"I've come to the realization it's time to forgive and to heal and to go forward," he said.

Alternately humble and smug, Antar placed himself in the same paragraph as Hemingway, Sartre and the Beatles. He traced his career from the days when he would accept a customer's shoes as a deposit on a TV or stereo, to the Dallas- style saga in which adultery and greed tore apart a high-profile company and the closely knit Syrian-Jewish clan that ran it.

"If God gave me a wish," Antar said, "if I was out, I want to sit on the stoop. I want to watch my grandchildren, God willing, play stoop-ball . . . I don't want to conquer the world anymore."

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Who can forget the ads?

"I remember this hyperactive guy practically jumping through the screen with wild gesticulations and a shrill, poorly modulated voice," says columnist Bob Garfield of Advertising Age magazine. "In their market, they were absolutely one of the most memorable advertising campaigns ever crafted. However, I hasten to add that being hit upside the head with a tire iron is also memorable."

Saturday Night Live's Joe Piscopo regularly spoofed the ads. And, in the 1984 movie Splash, a mermaid played by Daryl Hannah was transfixed by "Crazy Eddie's greatest clearance sale ever!!!" blaring from a TV at Bloomingdale's. For nearly two decades, the commercials bombarded every home within cable distance of New York, Boston and Philadelphia.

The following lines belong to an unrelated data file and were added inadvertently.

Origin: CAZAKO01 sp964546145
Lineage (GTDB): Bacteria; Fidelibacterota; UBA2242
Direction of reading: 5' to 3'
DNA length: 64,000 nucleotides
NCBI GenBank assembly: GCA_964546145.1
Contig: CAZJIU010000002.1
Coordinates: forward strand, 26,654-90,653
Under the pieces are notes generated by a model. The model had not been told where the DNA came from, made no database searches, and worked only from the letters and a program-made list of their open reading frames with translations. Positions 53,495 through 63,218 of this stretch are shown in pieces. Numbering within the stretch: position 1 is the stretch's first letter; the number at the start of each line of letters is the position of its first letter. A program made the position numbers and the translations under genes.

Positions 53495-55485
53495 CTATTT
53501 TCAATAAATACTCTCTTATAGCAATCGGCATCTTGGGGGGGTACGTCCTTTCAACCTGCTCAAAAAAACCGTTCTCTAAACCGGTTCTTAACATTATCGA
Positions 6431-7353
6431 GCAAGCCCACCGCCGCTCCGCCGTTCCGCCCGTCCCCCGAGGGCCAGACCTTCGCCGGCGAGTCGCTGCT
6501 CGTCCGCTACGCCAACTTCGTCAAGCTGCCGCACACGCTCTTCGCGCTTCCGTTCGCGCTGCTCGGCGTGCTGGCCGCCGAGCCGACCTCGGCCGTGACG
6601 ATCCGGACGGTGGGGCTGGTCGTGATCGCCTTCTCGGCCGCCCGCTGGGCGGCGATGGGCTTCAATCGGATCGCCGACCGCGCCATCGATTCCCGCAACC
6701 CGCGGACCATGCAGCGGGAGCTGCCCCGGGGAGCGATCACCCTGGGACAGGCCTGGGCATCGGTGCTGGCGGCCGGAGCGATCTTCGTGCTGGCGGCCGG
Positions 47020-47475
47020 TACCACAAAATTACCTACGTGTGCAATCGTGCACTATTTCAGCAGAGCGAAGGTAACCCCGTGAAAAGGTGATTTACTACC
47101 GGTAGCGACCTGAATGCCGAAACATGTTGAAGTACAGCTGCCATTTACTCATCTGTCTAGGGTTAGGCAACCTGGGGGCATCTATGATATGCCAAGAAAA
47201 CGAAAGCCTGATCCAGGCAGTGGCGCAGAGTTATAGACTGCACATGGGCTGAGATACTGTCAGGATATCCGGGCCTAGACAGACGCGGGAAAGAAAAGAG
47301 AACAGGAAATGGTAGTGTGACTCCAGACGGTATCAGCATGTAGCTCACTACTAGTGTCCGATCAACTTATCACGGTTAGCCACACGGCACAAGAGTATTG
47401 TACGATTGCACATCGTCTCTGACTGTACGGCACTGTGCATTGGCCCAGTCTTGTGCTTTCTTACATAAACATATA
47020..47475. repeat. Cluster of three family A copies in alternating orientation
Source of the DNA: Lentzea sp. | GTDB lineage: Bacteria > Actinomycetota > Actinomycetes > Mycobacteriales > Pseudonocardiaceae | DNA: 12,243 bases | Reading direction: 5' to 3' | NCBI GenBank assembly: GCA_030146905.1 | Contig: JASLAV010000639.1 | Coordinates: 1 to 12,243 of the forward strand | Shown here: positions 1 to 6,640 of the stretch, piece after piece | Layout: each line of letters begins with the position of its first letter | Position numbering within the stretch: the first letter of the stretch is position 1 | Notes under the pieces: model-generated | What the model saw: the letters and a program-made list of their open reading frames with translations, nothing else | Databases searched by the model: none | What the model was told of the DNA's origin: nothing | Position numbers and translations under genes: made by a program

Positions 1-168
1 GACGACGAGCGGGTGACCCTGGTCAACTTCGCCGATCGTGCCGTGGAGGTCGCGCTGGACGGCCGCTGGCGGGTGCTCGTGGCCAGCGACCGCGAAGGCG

The ads became part of the popular culture - yet the public never knew the man behind the pitchman. The annoying announcer in the sky-blue turtleneck and navy blazer was actually Jerry Carroll, a former New York disc jockey. Often, when Antar walked down the street with Carroll, people would ignore him and beg Carroll for an autograph.

Here at Otisville, Antar signs autographs for inmates and nods when they point him out to visitors.

"I would like for my friends, my family, to regard me as a good friend - loyal, there when you need him," he said. "I'm not a loud, obnoxious guy. I don't want to be like the person on TV. I was a businessman. I was interested in doing business."

His grandfather came to New York in the early 1900s from Aleppo in a tide of Syrian Jews fleeing the Ottoman Empire. His father traveled the country putting up window displays in shops owned by other Syrian Jews. Eddie dropped out of school after ninth grade.

"I think God looked down one day and He says, 'I'm going to give Eddie Antar a chance. Let's see if he runs with the ball,' " said Antar. "That's the way I look at it."

Antar carried the ball.